“Assessments are important for many jobs, even if a student seems to have a relevant degree,” Gayeski says. “Employers use assessments to get a handle on whether candidates will be a good fit for their specific culture or the challenges of a certain job – such as the ability to handle conflict or to take on unfamiliar tasks and take risks. They’re also a way for applicants to demonstrate their interest in a job and how accurately and quickly one can perform tasks.”
The majority of test assignments, 81% take two hours or less to complete. Less than half of employers, 44% always compensate applicants for their time when they’re required to complete a test assignment. Thirty-two percent provide compensation sometimes, and 24% never do.
3 in 4 employers say certificate programs are valuable training for potential employees
There are a variety of alternatives to bachelor’s degrees that individuals can explore to prepare them for the workforce, although how employers view those alternatives varies.
Certificate programs are considered the most valuable, with 75% of respondents saying their companies value this type of education. Sixty-eight percent say associate degrees have value, while 61% of companies believe both online degrees and apprenticeships have value.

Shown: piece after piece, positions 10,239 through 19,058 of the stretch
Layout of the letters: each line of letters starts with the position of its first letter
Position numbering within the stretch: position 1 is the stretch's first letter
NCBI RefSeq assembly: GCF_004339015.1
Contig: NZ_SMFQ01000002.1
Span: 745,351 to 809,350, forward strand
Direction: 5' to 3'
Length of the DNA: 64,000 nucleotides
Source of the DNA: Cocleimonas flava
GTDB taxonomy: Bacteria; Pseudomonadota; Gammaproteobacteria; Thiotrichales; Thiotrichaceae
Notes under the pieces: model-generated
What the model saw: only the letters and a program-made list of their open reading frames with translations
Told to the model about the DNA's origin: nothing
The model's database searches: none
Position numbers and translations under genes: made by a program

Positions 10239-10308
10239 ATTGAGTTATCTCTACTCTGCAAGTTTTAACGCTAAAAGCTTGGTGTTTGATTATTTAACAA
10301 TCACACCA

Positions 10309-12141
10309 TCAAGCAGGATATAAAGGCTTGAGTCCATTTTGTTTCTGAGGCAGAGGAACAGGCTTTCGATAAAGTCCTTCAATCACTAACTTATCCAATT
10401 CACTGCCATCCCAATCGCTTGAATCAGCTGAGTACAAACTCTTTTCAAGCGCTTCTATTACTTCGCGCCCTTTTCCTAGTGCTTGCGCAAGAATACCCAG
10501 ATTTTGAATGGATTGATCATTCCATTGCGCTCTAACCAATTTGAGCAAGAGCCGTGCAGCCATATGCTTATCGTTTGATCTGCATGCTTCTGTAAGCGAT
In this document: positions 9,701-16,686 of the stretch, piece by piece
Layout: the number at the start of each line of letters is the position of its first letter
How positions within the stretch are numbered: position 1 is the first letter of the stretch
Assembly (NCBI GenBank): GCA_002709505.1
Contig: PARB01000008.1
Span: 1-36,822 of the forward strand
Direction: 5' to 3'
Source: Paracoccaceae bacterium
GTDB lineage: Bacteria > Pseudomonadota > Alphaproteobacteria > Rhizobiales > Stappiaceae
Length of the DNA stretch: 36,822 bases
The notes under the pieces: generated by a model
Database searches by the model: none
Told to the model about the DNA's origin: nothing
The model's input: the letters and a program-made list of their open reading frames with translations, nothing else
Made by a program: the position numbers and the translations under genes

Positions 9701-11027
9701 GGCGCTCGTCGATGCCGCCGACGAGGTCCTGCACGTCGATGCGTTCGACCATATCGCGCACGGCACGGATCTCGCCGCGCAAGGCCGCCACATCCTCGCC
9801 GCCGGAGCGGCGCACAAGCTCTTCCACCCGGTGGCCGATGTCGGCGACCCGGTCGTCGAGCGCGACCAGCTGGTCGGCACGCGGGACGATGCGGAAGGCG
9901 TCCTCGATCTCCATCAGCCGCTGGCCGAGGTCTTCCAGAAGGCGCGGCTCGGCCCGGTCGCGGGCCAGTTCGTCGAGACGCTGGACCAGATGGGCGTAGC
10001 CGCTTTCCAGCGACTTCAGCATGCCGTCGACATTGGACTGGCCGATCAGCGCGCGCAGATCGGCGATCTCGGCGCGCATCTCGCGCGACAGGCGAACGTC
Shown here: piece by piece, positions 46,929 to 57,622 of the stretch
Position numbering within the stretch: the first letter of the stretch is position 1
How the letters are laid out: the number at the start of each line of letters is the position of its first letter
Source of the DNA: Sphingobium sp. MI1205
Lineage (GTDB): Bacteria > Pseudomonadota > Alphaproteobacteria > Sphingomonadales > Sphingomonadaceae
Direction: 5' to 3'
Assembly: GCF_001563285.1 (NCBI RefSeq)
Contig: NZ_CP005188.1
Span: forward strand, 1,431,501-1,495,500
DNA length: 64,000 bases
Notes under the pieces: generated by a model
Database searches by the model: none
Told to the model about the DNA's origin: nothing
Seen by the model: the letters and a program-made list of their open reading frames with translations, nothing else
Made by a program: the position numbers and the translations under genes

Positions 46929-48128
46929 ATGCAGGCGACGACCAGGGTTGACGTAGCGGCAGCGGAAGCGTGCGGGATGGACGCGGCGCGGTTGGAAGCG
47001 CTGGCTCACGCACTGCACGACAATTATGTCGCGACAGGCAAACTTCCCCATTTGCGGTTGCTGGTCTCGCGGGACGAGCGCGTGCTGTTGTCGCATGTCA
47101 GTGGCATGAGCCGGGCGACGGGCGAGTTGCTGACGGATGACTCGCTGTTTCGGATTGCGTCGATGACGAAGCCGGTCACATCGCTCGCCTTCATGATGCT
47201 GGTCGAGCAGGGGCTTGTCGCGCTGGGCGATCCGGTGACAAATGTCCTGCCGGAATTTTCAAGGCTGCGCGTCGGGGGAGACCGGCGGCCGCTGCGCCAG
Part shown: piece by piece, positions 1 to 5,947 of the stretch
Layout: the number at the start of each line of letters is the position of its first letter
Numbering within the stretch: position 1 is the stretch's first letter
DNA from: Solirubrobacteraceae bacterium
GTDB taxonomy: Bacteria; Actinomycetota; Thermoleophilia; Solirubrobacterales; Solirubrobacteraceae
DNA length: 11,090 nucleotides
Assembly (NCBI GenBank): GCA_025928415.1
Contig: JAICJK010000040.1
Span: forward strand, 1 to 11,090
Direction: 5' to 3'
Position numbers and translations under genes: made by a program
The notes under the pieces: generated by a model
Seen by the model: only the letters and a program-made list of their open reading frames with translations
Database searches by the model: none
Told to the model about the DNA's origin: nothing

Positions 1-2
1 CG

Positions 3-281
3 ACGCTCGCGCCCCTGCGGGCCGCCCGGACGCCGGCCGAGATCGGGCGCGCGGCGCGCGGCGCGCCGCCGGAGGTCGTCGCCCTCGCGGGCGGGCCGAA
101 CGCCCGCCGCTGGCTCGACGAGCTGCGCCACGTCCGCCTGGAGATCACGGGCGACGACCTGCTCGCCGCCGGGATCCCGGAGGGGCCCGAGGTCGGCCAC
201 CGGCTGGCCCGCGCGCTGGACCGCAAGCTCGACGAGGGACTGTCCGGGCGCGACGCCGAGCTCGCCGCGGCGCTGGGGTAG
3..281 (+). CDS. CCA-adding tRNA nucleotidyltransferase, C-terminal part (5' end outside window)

However, only 29% of respondents say their companies view bootcamps, which cater to computer programming and other tech-related areas, as valuable.
Regardless of how they view education during the application process, many companies value education for their employees. Seventy percent of respondents say their company pays for further education as part of their benefits package. Meanwhile, 45% of employers say they offer student loan repayment benefits.
This survey was commissioned by Intelligent.com and conducted online by the survey platform Pollfish. Responses to this survey were collected in November 2023. In total, 800 U.S. respondents completed the full survey.
To qualify for the survey all participants had to answer they are involved in hiring decisions and meet the additional demographic criteria, including age, income, and organizational role.
To avoid bias Pollfish employs Random Device Engagement (RDE) to ensure both random and organic surveying. Learn more about Pollfish’s survey methodology or contact [email protected] for more information.